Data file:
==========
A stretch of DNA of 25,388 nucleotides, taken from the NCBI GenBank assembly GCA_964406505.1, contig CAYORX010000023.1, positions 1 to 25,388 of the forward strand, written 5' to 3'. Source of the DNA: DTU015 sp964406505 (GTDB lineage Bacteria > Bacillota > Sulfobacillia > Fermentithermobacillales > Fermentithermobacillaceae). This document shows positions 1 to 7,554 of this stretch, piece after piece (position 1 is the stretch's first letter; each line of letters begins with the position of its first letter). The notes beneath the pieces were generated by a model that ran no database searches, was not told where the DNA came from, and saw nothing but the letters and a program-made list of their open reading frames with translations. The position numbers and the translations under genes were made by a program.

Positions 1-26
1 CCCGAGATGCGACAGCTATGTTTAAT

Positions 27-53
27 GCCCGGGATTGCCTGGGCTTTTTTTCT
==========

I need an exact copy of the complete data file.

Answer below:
A stretch of DNA of 25,388 nucleotides, taken from the NCBI GenBank assembly GCA_964406505.1, contig CAYORX010000023.1, positions 1 to 25,388 of the forward strand, written 5' to 3'. Source of the DNA: DTU015 sp964406505 (GTDB lineage Bacteria > Bacillota > Sulfobacillia > Fermentithermobacillales > Fermentithermobacillaceae). This document shows positions 1 to 7,554 of this stretch, piece after piece (position 1 is the stretch's first letter; each line of letters begins with the position of its first letter). The notes beneath the pieces were generated by a model that ran no database searches, was not told where the DNA came from, and saw nothing but the letters and a program-made list of their open reading frames with translations. The position numbers and the translations under genes were made by a program.

Positions 1-26
1 CCCGAGATGCGACAGCTATGTTTAAT

Positions 27-53
27 GCCCGGGATTGCCTGGGCTTTTTTTCT